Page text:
Can religion promote education in society?

Immigration, Displacement and Asylum: Current Issues

Martin Weinmann

is a research associate at the Federal Institute for Population Research
This article was written by the authors as private persons and reflects their personal opinion.

Alex Wittlif

is a research associate at the Expert Council of German Foundations for Integration and Migration (SVR).
This article was written by the authors as private persons and reflects their personal opinion.

Does religion or religiosity have positive or negative effects on participation in society? Can religious pluralization weaken the cohesion of society as a whole? These questions have been discussed in Germany for many years. An overview of key research results.

Voluntary helpers with the distribution of food for needy people. Research results show that both subjective religiosity and religious practice can have a positive effect on participation in civil society in Germany. (& copy dpa)

The importance of religion for the integration of immigrants has received a lot of attention in the public debate in Germany for years. From an analytical point of view, two fundamental questions can be distinguished:

1) To what extent does intensely lived religiosity or religious pluralization promote or inhibit social cohesion (so-called system integration)?

2) To what extent does religiosity promote or inhibit the participation of individual individuals in the central areas of social life (so-called social integration)?

The article summarizes the results of quantitative social science studies in particular and is based on a more comprehensive chapter of the 2016 annual report of the Expert Council of German Foundations for Integration and Migration (SVR).

On the effect of religion on social cohesion

The question of whether religious pluralization and intensely lived religiosity promote or endanger social cohesion cannot be answered categorically. Both positive and negative effects are discussed and proven in the literature.

For one positive effect From religion to the cohesion of society as a whole, it is argued, among other things, that religious communities can make a decisive contribution to a functioning civil society, since social commitment and tolerance towards other groups are essential elements of religious communities [1]. This is confirmed by studies in Europe which show that active religious participation in particular has a positive influence on trust in fellow human beings or members of other religions. [2]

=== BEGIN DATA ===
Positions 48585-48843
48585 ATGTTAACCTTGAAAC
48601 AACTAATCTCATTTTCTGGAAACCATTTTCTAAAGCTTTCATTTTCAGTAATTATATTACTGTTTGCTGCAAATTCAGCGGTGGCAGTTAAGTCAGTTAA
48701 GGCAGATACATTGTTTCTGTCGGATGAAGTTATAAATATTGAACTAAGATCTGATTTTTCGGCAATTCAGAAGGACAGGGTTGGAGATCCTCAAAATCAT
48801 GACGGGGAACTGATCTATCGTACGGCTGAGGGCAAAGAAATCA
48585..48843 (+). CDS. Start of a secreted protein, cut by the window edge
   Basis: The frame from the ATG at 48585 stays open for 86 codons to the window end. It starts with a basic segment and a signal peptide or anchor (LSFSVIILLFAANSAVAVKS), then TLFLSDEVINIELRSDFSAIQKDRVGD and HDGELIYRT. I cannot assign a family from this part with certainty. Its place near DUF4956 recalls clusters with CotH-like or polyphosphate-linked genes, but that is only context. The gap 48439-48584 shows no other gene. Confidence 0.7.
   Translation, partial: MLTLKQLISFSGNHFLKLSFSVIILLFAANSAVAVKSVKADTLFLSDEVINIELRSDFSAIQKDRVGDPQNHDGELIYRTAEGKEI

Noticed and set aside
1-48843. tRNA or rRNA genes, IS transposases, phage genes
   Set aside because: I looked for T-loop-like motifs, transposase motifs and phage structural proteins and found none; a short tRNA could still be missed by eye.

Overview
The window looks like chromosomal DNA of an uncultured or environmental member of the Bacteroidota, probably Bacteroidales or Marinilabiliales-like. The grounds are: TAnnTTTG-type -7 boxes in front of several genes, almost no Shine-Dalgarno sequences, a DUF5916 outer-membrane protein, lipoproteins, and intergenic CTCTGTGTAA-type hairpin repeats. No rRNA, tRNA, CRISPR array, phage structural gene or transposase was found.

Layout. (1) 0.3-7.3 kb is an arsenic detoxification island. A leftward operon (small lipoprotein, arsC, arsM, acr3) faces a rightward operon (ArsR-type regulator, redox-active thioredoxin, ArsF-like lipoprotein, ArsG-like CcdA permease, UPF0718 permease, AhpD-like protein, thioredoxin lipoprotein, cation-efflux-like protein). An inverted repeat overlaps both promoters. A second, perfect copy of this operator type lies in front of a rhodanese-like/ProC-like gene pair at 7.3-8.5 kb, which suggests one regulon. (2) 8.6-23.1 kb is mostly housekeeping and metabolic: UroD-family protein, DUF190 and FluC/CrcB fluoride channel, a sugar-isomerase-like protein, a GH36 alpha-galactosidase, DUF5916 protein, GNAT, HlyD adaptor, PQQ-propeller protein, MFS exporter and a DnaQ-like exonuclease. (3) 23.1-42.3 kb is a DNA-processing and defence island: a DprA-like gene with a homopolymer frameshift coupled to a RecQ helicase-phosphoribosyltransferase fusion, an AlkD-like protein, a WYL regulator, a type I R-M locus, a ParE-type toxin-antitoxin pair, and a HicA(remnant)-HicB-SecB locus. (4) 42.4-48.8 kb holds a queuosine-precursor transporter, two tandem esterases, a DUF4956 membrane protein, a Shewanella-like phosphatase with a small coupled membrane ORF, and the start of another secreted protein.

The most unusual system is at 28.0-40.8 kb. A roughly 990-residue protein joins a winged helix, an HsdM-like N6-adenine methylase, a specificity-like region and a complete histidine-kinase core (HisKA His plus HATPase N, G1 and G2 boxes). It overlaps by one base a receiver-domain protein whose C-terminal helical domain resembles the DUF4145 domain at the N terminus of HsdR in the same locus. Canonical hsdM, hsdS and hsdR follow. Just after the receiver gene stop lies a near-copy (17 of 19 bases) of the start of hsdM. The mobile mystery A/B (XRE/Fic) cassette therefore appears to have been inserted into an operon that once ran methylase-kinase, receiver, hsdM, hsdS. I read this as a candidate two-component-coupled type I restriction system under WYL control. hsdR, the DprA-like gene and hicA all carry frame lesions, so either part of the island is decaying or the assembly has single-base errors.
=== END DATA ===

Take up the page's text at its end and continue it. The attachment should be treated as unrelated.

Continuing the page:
A possible negative effect However, religious communities can develop social cohesion if they isolate themselves from the outside world and form "parallel societies" that are religiously or ideologically different from one another. [3] Accordingly, European studies indicate that it is not religious plurality in and of itself that has a negative effect on the social context, but rather a strong bond with one's own religious community and an associated demarcation. [4]

On the effect of religion on social participation

The question of the extent to which religion or intensely lived religiosity promotes or inhibits social participation is much older than the discussion about the integration of immigrants. She has been researching at the latest since Max Weber's thesis about a positive effect of a work ethic anchored in Protestantism on individual professional success [5].

For one positive effect speaks among other things that religions can prescribe a certain moral order, which can have a positive effect on the way of life and thus on participation in society. In addition, it can be assumed that certain (social) skills are learned in the religious community that have a positive influence on participation in a society. [6]

For one negative effectsg of religiosity, among other things, prevailing ideas about gender roles are cited in certain religious communities, which in particular can inhibit the participation opportunities of their female members. [7] Furthermore, it is stated that the social inclusion in an externally demarcating religious community guarantees a high degree of participation within the respective community, but at the expense of extra-community activity and participation. In relation to immigrants, time-consuming religious activity can inhibit participation in the host society. This can happen if there are insufficient (time) resources available for the acquisition of participatory skills (language, education, etc.) due to religious activity. [8] On the other hand, the assumptions of the majority society about certain religions or their members can make social participation more difficult, regardless of how religious the individual actually is. For example, the majority of society in Europe has shown the least trust in Muslims since the terrorist attacks of September 11, 2001. [9]